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Posted on Jul 28, 2009 in Electronic Games

America’s Army 3 – PC Game Review

By DeWitt Cave

America’s Army 3
Developed & Published by the U.S. Army. Free download.

Passed Inspection: Teamwork-oriented, real-world setting, state of the art graphics, in-depth statistics.

Failed Basic: Lack of single-player missions, difficult to get into servers.

Overall, America’s Army 3 continues the exceptional game play that preceded it and provides countless hours of entertainment.

America’s Army 3 is the third installment of America’s Army, a first-person, online, multi-player video game. It is the official video game of the U.S. Army, which also developed and published it. AA3 was created with the intent of giving the player a realistic perspective of the common soldier, with the game play taking a serious approach to teamwork. Players are rewarded throughout the game by working together in teams, securing objectives, confirming enemy kills and healing wounded soldiers. Rewards include advancement through the Honor system, medals, badges and coins.


To begin with, each soldier must complete basic training. While it’s not a requirement, if you do not finish all training exercises you will not be granted access to some very useful weapons. Basic training is pretty straightforward, beginning with the obstacle course and then moving to rifle marksmanship and weapons familiarization. The training culminates with the combat lifesaving and MOUT course. Pay attention during the lifesaving class because what you learn in this classroom will help you on the battlefield. In AA3, healing wounds is rather easy in most cases. The majority of first aid to teammates will be administered by pressing the space button, but some injuries will give you four choices to pick from. If you took notes in class, you won’t have a problem here, but a wrong pick may reduce your squad by one.

Finally, to graduate basic training you must complete the MOUT course. This entails a room-to-room course that will cover all the basic training skills you’ve learned so far—i.e., identifying enemies, using a smoke grenade and healing a teammate. Once you pass, you are on your way to exchanging fire with real enemies.

The game is broken down into five different maps; Bridge, Ranch, Alley, Impact and Pipeline. Each map is unique and requires a different strategy in order to accomplish your team’s goals. Missions can range from escorting a VIP through a bombed-out town, to defending vital equipment in a house, to securing an attaché case and bringing it to the extraction zone. Games can be as large as 26 players to a server, giving you multiple targets to choose from. If you’re lucky and do neutralize an enemy, you or a teammate must confirm the enemy kill. If this is not done, the enemy can be revived by one of his teammates and end up tormenting you later in the game. Game lengths can run as long as 10 minutes per round and are concluded when one team either completes its objectives or all enemies are neutralized.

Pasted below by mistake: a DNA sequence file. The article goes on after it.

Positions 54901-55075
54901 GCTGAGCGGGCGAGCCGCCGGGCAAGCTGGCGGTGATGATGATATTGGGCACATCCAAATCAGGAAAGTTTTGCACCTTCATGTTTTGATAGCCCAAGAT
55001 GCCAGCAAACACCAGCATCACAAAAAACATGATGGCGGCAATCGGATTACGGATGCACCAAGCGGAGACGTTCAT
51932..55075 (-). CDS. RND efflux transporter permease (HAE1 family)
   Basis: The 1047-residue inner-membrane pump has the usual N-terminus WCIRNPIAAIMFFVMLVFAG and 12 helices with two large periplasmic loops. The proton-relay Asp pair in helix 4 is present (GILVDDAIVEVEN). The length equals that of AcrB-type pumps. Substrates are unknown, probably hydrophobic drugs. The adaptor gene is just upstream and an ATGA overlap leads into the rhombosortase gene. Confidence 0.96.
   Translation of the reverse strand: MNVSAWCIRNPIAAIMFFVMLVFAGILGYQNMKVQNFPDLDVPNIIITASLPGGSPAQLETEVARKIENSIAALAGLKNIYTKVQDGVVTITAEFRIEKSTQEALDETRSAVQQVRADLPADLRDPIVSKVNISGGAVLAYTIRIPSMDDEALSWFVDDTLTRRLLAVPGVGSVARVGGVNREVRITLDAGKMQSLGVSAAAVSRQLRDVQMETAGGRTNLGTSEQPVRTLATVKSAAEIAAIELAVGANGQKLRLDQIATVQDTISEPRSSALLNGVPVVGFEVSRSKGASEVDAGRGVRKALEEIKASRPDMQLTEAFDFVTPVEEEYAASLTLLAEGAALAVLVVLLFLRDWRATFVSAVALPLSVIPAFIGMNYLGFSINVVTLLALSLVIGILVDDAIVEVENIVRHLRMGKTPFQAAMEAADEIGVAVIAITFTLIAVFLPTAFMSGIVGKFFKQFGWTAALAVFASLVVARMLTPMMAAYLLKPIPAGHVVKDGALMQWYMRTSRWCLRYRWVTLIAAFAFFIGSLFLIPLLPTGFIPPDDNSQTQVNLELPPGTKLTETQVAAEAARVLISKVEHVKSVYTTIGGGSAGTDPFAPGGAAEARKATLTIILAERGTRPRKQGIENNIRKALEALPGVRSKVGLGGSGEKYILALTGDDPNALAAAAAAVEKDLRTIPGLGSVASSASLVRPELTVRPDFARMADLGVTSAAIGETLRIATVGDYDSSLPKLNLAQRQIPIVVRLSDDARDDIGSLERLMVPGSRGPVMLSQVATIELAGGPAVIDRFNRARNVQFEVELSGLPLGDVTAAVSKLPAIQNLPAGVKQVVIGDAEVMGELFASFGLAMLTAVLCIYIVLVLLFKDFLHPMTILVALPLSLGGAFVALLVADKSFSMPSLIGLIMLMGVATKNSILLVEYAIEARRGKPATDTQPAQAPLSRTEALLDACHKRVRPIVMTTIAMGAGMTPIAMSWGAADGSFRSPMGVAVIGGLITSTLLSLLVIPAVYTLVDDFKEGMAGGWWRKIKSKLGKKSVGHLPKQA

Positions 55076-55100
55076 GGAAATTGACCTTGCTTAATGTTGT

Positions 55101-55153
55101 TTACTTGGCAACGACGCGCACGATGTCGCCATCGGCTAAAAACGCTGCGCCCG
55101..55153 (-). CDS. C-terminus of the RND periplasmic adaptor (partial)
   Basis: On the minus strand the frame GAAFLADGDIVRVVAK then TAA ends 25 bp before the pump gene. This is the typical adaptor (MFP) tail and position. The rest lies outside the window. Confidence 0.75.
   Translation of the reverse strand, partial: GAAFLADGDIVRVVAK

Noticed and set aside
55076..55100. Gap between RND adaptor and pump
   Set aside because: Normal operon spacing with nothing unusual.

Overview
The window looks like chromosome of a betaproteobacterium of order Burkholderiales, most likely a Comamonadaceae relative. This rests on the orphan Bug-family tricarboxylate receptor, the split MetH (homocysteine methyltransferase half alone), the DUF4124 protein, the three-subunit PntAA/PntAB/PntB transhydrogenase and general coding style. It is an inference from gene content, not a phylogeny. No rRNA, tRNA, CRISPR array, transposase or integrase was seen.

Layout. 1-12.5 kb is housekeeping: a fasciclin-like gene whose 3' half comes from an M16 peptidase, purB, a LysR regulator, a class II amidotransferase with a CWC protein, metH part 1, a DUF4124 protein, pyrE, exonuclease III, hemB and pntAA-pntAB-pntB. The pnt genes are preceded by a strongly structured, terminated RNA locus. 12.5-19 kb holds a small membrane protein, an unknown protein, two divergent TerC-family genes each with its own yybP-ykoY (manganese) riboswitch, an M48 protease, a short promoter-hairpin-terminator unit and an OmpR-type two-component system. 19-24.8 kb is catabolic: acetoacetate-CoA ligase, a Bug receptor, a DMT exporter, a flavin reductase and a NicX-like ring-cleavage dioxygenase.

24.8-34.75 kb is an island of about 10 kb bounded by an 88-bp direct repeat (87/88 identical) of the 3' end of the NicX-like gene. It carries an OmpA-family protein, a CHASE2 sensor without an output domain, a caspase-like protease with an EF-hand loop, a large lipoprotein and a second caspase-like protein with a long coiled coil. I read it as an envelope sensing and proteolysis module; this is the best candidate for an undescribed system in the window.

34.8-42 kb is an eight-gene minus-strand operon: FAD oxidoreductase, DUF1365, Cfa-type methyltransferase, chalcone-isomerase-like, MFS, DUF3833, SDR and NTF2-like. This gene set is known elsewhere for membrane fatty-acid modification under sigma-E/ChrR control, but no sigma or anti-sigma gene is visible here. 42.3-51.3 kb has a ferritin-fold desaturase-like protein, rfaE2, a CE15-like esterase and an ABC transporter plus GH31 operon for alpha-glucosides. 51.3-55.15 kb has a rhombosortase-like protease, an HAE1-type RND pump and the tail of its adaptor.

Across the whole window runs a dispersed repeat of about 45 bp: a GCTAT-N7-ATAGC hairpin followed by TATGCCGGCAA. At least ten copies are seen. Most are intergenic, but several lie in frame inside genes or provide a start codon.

Each side is divided into three teams with a squad leader who can set rally points and give commands to the entire squad. Teams are comprised of a fire team leader, rifleman, automatic rifleman and grenadier, with one team having the squad marksmen. The squad marksman is your so-called "sniper" but with a twist. Those who are looking to be the lone wolf and stalk their pray won’t be successful in this game. The squad marksman is equipped with M16A4 DMR with an ACOG M150 4x optic scope, not the same as sniper rifles in other FPS games. This means your role is to support your squad, not stalk and wait for the perfect shot.

In order to be promoted from private to sergeant major in America’s Army, you must advance through the Honors system, which goes from 1 to 100. Honor is achieved through what the Army considers to be core values of a soldier: Loyalty, Duty, Respect, Selfless Service, Integrity and Personal Courage. The average score of these core values comprise your Honor rating. In order to increase each value, you must perform certain duties during your missions including assisting teammates in securing objectives (Loyalty), providing medical assistance to your teammates (Selfless Services) and eliminating enemy soldiers (Personal Courage). Note that friendly fire or shooting an already neutralized enemy can decrease your core values, making it harder to increase your Honor.

Your choice of weapons in AA3 is limited to those that are currently being used by U.S. soldiers, which means that you won’t find yourself using a Desert Eagle, MP5 or .50-caliber sniper rifle. The weapon selection is even further refined by the role you select. For example, the Fire Team Leader doesn’t have the option of using the Squad Marksman–designated M16A4 DMR with scope or the M249 SAW machine gun. As of now, you have a choice between the M16A4 and the M4A1. This is a great feature, as it makes the game more engaging since you won’t find half the teams sitting in the grass waiting to get the perfect shot or everyone running and gunning against each other. In the coming months, there should be a wider array of weapon choices and upgrades to your gun, but until then the options provided will keep you engaged. The one catch with weapons is that if you do not pass the training, you won’t be able to use that weapon. Even though training missions can be tedious at times, it does pay off in the long run and is crucial for your development as a soldier.